Ilana Nikravesh
Mount Sinai Press Office
(212) 605-5973
[email protected]

Mount Sinai Doctors Promote Early Detection and Announce New Research

Newswise — (New York, NY- April 4, 2018) – April is Oral, Head, and Neck Cancer Awareness Month and physicians in the Mount Sinai Health System are urging high-risk groups to get screened and providing tips on early detection.

Oral, head, and neck cancers are among the most increasingly common cancers in the country. They occur in the tongue, tonsils, and throat, as well as the nasal cavity, sinuses, lips, mouth, thyroid, and salivary glands.  According to the Head and Neck Cancer Alliance, there will be more than 650,000 new cases of these cancers worldwide in 2018, which could lead to more than 14,000 deaths in the United States.  

Men are at higher risk of contracting oral, head, and neck cancer; in fact, they’re affected twice as often as women.  Tobacco use and excessive drinking are major contributors, especially for male patients over the age of 50.  However, cancers of the oropharynx (tonsil and base of tongue) are dramatically increasing among younger men who don’t smoke, because of the human papillomavirus (HPV).  HPV cases make up roughly 70 percent of all tonsil and tongue-base cancers in the country and the U.S. Centers for Disease Control and Prevention estimates more than 16,000 HPV-associated oropharyngeal cancers are diagnosed yearly in the United States.

“The treatment of head and neck cancer generally includes surgery, radiation, and chemotherapy, depending on the cancer. While many different treatment options exist depending on the stage and type of cancer, one thing is clear: early detection leads to higher cure rates and improved outcomes for all types of head and neck cancer,” says Brett Miles, MD, Co-Chief of the Division of Head and Neck Oncology for the Mount Sinai Health System, and Associate Professor of Otolaryngology at the Icahn School of Medicine at Mount Sinai. “It is very important to get screening if you are in a high-risk group, namely smokers, moderate to heavy alcohol users, and those who have a history of oral sex with multiple partners. These are the groups at highest risk for head and neck cancer.”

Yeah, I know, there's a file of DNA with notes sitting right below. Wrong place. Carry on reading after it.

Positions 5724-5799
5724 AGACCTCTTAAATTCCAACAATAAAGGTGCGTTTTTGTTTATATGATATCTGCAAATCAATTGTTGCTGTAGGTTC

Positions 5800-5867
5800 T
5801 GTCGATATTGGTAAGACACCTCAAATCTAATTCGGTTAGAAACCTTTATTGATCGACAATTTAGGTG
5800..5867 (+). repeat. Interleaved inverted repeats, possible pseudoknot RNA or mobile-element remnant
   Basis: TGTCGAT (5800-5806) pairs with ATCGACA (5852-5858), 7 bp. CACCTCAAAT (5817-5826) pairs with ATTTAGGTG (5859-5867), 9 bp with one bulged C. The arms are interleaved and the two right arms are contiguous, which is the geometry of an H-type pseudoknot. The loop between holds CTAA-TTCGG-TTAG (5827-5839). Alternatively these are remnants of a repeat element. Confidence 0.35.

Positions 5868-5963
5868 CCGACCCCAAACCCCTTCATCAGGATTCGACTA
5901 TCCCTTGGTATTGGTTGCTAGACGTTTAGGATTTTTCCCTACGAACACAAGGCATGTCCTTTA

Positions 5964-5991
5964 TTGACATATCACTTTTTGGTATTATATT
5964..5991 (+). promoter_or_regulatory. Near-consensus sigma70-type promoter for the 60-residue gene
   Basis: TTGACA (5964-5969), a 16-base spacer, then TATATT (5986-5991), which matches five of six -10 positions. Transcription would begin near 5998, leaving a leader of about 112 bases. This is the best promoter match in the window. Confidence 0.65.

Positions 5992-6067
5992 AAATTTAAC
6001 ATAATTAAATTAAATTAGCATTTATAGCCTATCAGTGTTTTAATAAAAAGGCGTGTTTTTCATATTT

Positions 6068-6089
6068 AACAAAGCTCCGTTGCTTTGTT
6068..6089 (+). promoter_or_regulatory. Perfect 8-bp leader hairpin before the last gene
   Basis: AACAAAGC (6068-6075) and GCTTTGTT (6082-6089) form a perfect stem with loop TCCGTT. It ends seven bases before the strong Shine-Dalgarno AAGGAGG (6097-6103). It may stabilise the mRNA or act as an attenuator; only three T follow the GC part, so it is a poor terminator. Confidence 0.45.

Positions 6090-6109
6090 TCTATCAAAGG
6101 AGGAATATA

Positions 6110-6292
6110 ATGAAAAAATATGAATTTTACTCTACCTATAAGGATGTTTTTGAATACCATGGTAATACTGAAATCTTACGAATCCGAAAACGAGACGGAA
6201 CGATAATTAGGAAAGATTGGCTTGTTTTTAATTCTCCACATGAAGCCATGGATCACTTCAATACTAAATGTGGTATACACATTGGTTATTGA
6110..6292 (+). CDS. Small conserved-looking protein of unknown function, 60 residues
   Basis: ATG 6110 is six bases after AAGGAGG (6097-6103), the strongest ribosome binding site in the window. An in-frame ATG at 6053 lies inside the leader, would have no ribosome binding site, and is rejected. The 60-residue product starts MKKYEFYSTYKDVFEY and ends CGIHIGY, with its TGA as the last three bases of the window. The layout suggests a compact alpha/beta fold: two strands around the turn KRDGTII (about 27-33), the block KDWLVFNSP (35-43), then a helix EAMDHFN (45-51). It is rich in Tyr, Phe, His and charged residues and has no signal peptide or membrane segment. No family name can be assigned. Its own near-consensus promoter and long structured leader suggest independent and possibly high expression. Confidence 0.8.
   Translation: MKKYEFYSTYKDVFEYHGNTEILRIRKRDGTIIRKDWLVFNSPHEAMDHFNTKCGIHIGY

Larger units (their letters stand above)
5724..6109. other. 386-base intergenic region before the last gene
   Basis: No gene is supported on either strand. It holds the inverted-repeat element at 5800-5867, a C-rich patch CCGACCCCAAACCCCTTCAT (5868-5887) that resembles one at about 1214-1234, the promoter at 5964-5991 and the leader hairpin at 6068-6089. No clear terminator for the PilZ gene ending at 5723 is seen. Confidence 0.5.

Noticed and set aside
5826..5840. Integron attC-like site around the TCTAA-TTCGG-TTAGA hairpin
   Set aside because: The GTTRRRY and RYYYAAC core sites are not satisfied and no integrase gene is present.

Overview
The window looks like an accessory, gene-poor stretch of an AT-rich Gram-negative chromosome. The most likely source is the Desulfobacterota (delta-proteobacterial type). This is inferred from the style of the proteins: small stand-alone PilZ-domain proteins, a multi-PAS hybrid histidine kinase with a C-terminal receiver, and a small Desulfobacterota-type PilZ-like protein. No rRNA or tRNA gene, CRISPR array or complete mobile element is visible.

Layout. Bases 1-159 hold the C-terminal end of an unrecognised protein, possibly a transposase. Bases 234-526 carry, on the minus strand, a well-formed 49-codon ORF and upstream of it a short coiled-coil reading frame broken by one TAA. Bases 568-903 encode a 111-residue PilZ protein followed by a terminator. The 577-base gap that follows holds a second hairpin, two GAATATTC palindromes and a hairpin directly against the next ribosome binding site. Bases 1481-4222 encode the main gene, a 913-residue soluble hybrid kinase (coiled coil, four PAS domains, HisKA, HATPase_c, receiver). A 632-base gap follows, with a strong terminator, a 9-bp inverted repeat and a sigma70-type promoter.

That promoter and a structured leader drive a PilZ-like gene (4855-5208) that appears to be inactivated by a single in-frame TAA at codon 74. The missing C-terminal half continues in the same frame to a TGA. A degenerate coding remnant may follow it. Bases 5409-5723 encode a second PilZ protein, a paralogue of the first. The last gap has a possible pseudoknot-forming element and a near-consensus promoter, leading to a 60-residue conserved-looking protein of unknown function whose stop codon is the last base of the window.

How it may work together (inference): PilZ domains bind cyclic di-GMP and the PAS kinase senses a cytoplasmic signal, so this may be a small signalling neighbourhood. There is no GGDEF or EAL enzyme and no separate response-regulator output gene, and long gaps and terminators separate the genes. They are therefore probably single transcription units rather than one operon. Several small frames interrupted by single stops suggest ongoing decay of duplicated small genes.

FREE Oral, Head and Neck Cancer Screenings: No registration, appointment, or preparation required.  Done in conjunction with the Head and Neck Cancer Alliance.

Screening takes 15 minutes, and includes an examination of the neck and inspection of the oropharynx and the mouth.

  • Thursday, April 12, 10 am – 2 pm  - The Mount Sinai Hospital (Guggenheim Pavilion, 1468 Madison Avenue at 100th Street)
  • Learn about screening studies for high-risk HPV.


  • Smokers generally develop head and neck cancer in their 60s.
  • Men are twice as likely to be affected because of smoking patterns and HPV risks.
  • For HPV-related throat cancer, non-smoking males ages 35 to 55 are at highest risk, although doctors are starting to see more cases in women.
  • Initial symptoms of oral, head, and neck cancer include a sore in the mouth that doesn’t heal, sore throat, trouble swallowing, lumps or patches in the mouth, changes in voice, and a lump in the neck.
  • 50 percent of people with head and neck cancers have very advanced cases by the time they first see a doctor. 
  • A lump in the neck that does not go away may be a head and neck cancer, even without other symptoms such as pain.

Tips for Prevention:

  • Don’t smoke or use other tobacco products.
  • Don’t drink alcohol frequently or heavily or combine with tobacco use.
  • Limit sun exposure and regularly use sunscreen, including lip balm with a strong SPF.
  • Reduce your risk of HPV infection by limiting the number of sexual partners—having many partners increases the risk of HPV infection. Using a condom cannot fully protect you from HPV during sex.
  • Maintain proper care of dentures. Poorly fitting dentures can trap cancer-causing substances in tobacco and alcohol. Denture wearers should have their dentures evaluated by a dentist at least every five years to ensure a good fit. Dentures should be removed every night and cleaned and rinsed thoroughly every day.

Breakthrough High-Risk HPV Screening Study

In April, investigators from the Head and Neck Cancer Research Program at the Icahn School of Medicine at Mount Sinai plan to team up with colleagues from Johns Hopkins University to launch a breakthrough clinical trial to better understand how risk factors affect oral HPV infection rates.  This study is the first of its kind and will screen patients who may have been exposed to high-risk HPV, but have no evidence of cancer.  Currently there is no screening for head and neck HPV, but this research aims to change that by determining which patients have been exposed to high-risk HPV and need closer follow-up.